About Childhood Sexual Development

Sexual health and social and sexual development are very complex topics. It is important to note that this information is a basic guideline about typical developmental stages only, and your child may not follow these exactly. 

Our educators are experts and can provide you with advice or further information upon request, and our clinics can assist your whole family if you have any medical questions or concerns.

Typical development

Sexual development begins before birth. The following ‘ages and stages’ are guidelines only, but may give you a basic understanding of what to look out for and how your child’s needs will change over time.

Before birth

A child’s sex is typically determined at conception by their genes. Embryos with XY chromosomes become males and those with XX become girls. There are over 70 different genes located on the sex chromosome that define a baby’s sex. 

Throughout the pregnancy, exposure to hormones decided by the baby’s genes affect the baby’s anatomy, physiology and behaviour.

  • 7 weeks after conception all fetus genitalia are the same and are phenotypically (looks like) female
  • After 7 weeks a fetus with a Y chromosome signals testosterone to be produced and male genitalia begin to develop. By week 9 a penis starts to form
  • Penis and Clitoris remain same size until week 14
  • Testicles will start to descend by week 26
  • Fetus with XX have ovaries that begin to develop between week 11-12 after conception. 
  • At 20 weeks a female fetus will have 7 million primitive eggs, and then reduce to 2 million when born.
  • At 22 weeks the vagina opens

Birth to Five

  • Children will develop an interest in their own bodies
  • They may find enjoyment in being nude
  • They may develop curiosity about bodies – they may want to see or touch other people’s genitals or breasts, or might ask about them. This may be shown in games like ‘doctors and nurses’
  • They may stroke, hold or explore their genitals (masturbation)
  • Boys have erections and girls’ vaginas lubricate from birth

Five to Nine

  • Puberty may begin for some children during this stage
  • Children tend to prefer same sex groups
  • They may have an increase in a sense of privacy about their own bodies
  • They will continue to be curious about other children’s genitals and this may be shown in games
  • Some children may use masturbation to self-soothe
  • Their interest in conception, pregnancy and birth is likely to increase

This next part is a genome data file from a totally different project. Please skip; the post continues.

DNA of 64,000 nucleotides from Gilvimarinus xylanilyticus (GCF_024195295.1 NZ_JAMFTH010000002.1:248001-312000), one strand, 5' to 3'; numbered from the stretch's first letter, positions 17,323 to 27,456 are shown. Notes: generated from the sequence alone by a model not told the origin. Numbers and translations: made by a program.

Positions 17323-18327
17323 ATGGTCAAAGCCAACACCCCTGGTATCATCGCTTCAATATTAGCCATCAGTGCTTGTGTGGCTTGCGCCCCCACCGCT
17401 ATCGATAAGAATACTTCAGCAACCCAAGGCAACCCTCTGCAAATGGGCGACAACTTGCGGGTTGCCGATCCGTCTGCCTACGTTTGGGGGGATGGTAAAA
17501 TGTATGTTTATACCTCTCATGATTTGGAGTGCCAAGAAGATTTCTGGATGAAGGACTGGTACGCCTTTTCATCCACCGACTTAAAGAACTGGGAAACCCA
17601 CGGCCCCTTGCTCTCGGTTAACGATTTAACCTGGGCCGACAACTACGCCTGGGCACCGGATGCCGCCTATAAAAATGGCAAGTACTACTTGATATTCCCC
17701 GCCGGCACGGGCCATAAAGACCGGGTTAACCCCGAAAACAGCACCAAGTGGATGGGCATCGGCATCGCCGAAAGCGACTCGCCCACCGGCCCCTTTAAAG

• You may hear children start to use swearing and slang words to describe body parts
  • The influence of their peer group increases
  • Socially and emotionally, children are undergoing a new phase of brain development which affects their sense of identity and wellbeing. This may show itself in emotional responses to issues, or intense interactions with friends particularly at the end of this stage

Nine to Twelve

  • Puberty usually begins at this stage – bodies visibly change. Girls may begin menstruating (get their period) and boys may start to experience wet dreams
  • Children may experience their first ‘sexy’ feelings or romantic/attraction feelings
  • Masturbation may lead to orgasm at this stage
  • They may begin to kiss their friends
  • Some children have their first girlfriends/boyfriends/partners at this stage
  • There is an increase in the use of sexual language
  • Many children may show an increased need for privacy
  • Some children may have one or several ‘growth spurts’ (usually girls at this age)
  • Some children may demonstrate exhibitionism (flashing of genitals or breasts)
  • They may be engaging in social interaction online, which leads to an increase in social safety risks

Thirteen to Eighteen

  • Young people may show a strong need for privacy at this stage
  • Many will masturbate
  • Some young people will have one or several ‘growth spurts’ (usually boys at this age)
  • They will be seeking out information about sexuality
  • At this stage many young people may be viewing materials for sexual arousal (eg music videos, movies, magazines, online pornography)
  • They may engage in sexually explicit conversations with partners or use obscene humour with friends
  • At this stage they are likely to express an interest in a relationship with someone of the opposite or same sex
  • They may begin to engage in sexual activity. Ethical and legal responsibilities such as age and consent become essential at this stage.
  • There is likely to be a strong reliance on mobile phones and online interactions in their friendships or relationships
  • Puberty usually comes to an end at this stage

Your role in your child's development

You play an important role in teaching your child about bodies, keeping healthy and staying safe.

Your family and culture may have beliefs and values that you want to teach your child. Children may want to speak with you, however you may need to start the conversation for them.

Keep lines of communication open with your children. It is ok to take time to consider your response to a question rather than feeling you must answer straight away. You can find more tips here.

More information

Further information

We have a range of free downloadable resources covering relationships, sexuality, and sexual health which you can find through our Advice and Information library.

We also have a recommended reading list which may be helpful for you or your child.

‘Talk Soon, Talk Often’ is a fantastic resource for parents and carers. It can be accessed here.

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